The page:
Gut Microbiome of an 11th Century A.D. Pre-Columbian Andean Mummy.

Santiago-Rodriguez TM, Fornaciari G, Luciani S, Dowd SE, Toranzos GA, Marota I, Cano RJ - PLoS ONE (2015)

Phylogenetic reconstruction of large ribosomal subunit alpha from ancient T. cruzi and extant T. cruzi strains CL Brenner and Esmeraldo, and Leishmania donovani.Analyses were performed using maximum likelihood phylogeny using Neighbor Joining, and Jukes Cantor distance with bootstrap resampling (100 replicates). Branch lengths are shown.
© Copyright Policy
Related In: Results  -  Collection

License
Show All Figures
getmorefigures.php?uid=PMC4589460&req=5

pone.0138135.g008: Phylogenetic reconstruction of large ribosomal subunit alpha from ancient T. cruzi and extant T. cruzi strains CL Brenner and Esmeraldo, and Leishmania donovani.Analyses were performed using maximum likelihood phylogeny using Neighbor Joining, and Jukes Cantor distance with bootstrap resampling (100 replicates). Branch lengths are shown.
Mentions: Given the proportion of unclassified eukaryotic sequences in the mummified gut (Fig 6), we investigated the possibility that some may share homology with extant T. cruzi by performing BLASTn against seven known strains of T. cruzi (S2, S3, S4, S5, S6, S7 and S8 Datasets). BLASTn results were obtained from all seven strains and are summarized in S6 Table. The large ribosomal subunit alpha was then used for the phylogenetic analyses, with which we first performed BLASTn against the NCBInr database to validate this region, showing that the gene in presumptive ancient T. cruzi has a 90% identity with modern T. cruzi strain CL Brener (e-value = 6e-30). By comparing a partial sequence homologous to the large ribosomal subunit alpha of the presumptive ancient T. cruzi with modern strains CL Brenner and Esmeraldo, and L. donovani, we suggest that this pathogen may have a more remote origin than previously expected (Fig 8)(S9 Dataset).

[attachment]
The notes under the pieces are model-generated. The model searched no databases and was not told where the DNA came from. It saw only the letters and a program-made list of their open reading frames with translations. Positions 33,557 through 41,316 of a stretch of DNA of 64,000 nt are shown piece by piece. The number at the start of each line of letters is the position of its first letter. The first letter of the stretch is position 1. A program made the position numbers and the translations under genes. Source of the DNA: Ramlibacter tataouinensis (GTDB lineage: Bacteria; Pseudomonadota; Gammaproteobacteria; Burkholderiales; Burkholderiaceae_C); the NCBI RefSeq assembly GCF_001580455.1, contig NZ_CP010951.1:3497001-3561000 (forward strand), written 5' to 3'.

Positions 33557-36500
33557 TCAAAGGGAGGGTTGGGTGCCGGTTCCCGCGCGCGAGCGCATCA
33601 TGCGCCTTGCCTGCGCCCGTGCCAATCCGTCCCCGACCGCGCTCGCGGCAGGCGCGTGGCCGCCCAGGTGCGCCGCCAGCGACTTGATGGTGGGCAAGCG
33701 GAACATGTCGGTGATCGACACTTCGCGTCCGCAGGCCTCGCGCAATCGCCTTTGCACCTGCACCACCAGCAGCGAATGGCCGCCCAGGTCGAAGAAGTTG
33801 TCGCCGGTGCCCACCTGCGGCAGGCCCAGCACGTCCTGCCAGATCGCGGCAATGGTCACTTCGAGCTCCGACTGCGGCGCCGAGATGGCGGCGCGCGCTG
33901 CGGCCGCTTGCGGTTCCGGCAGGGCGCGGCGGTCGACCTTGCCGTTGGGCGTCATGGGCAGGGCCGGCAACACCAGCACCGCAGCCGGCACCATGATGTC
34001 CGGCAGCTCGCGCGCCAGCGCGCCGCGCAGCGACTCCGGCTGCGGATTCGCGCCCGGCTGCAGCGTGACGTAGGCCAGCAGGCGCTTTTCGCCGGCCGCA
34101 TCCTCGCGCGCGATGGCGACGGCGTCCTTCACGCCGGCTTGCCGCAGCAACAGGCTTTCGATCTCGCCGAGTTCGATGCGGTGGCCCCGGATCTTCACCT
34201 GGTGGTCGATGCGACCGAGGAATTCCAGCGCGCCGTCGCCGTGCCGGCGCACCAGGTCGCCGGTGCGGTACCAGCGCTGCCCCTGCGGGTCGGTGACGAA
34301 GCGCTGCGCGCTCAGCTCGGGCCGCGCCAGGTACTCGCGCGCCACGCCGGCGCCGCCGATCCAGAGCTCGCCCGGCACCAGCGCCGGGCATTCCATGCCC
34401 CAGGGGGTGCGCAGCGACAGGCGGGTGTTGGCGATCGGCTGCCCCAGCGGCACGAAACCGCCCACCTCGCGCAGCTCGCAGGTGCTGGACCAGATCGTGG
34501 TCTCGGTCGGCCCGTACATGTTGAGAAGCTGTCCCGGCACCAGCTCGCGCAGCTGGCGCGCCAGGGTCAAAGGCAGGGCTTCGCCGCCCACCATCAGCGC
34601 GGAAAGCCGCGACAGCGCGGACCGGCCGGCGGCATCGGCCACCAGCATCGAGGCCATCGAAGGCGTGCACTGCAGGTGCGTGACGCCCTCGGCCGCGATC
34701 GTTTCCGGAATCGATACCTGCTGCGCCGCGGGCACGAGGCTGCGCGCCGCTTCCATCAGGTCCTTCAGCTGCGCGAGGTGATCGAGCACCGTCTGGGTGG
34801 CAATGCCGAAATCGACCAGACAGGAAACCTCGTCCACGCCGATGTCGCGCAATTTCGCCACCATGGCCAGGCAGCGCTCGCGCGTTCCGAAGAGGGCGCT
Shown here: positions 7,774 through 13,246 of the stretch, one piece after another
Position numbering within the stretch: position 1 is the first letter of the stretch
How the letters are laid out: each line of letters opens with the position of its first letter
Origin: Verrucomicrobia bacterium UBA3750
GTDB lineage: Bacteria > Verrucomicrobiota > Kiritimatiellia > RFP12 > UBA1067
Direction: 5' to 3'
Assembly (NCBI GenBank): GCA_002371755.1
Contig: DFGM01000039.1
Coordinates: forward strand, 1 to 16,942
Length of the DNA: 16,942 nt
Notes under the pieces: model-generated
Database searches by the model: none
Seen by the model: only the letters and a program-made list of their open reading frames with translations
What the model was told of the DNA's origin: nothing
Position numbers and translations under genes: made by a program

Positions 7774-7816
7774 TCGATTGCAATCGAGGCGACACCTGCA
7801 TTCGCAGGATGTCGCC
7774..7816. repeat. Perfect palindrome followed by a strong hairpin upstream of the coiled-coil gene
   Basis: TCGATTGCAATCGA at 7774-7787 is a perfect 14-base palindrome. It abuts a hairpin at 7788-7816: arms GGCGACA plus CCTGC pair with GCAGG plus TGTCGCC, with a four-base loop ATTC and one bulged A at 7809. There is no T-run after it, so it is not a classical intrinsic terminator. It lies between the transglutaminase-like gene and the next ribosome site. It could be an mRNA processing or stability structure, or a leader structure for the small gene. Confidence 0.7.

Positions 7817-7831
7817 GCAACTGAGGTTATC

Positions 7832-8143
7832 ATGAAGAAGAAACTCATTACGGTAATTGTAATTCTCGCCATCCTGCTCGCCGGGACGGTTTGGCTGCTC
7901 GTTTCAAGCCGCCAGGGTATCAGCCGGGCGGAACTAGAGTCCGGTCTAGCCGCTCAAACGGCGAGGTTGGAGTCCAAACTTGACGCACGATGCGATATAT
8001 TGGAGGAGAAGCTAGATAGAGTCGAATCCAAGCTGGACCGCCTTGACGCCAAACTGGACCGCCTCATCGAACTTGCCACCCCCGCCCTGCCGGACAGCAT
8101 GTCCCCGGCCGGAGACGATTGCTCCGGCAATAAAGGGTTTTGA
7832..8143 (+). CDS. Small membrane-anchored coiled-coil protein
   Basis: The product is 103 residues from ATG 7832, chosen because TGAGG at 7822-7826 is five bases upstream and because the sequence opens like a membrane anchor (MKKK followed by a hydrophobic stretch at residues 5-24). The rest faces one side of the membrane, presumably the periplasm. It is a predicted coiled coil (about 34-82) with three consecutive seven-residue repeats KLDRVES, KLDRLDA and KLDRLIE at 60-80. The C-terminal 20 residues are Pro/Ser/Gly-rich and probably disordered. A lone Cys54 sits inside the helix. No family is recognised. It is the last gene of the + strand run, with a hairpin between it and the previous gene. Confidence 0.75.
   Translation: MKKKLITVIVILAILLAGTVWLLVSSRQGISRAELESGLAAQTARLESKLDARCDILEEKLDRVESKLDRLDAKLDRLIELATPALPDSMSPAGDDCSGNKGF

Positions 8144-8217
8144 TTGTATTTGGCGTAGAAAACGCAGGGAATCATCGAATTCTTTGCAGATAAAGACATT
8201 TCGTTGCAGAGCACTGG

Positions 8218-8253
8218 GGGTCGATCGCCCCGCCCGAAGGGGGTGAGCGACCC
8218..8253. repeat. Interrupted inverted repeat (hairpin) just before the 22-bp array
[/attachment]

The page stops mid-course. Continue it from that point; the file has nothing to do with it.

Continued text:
Bottom Line: Unexpectedly, putative antibiotic-resistance genes including beta-lactamases, penicillin-binding proteins, resistance to fosfomycin, chloramphenicol, aminoglycosides, macrolides, sulfa, quinolones, tetracycline and vancomycin, and multi-drug transporters, were also identified.The presence of putative antibiotic-resistance genes suggests that resistance may not necessarily be associated with a selective pressure of antibiotics or contact with European cultures.Identification of pathogens and antibiotic-resistance genes in ancient human specimens will aid in the understanding of the evolution of pathogens as a way to treat and prevent diseases caused by bacteria, microbial eukaryotes and viruses.

View Article: PubMed Central - PubMed

Affiliation: Department of Pathology, University of California San Diego, San Diego, CA, United States of America.

ABSTRACT
The process of natural mummification is a rare and unique process from which little is known about the resulting microbial community structure. In the present study, we characterized the microbiome of paleofeces, and ascending, transverse and descending colon of an 11th century A.D. pre-Columbian Andean mummy by 16S rRNA gene high-throughput sequencing and metagenomics. Firmicutes were the most abundant bacterial group, with Clostridium spp. comprising up to 96.2% of the mummified gut, while Turicibacter spp. represented 89.2% of the bacteria identified in the paleofeces. Microbiome profile of the paleofeces was unique when compared to previously characterized coprolites that did not undergo natural mummification. We identified DNA sequences homologous to Clostridium botulinum, Trypanosoma cruzi and human papillomaviruses (HPVs). Unexpectedly, putative antibiotic-resistance genes including beta-lactamases, penicillin-binding proteins, resistance to fosfomycin, chloramphenicol, aminoglycosides, macrolides, sulfa, quinolones, tetracycline and vancomycin, and multi-drug transporters, were also identified. The presence of putative antibiotic-resistance genes suggests that resistance may not necessarily be associated with a selective pressure of antibiotics or contact with European cultures. Identification of pathogens and antibiotic-resistance genes in ancient human specimens will aid in the understanding of the evolution of pathogens as a way to treat and prevent diseases caused by bacteria, microbial eukaryotes and viruses.

No MeSH data available.


Related in: MedlinePlus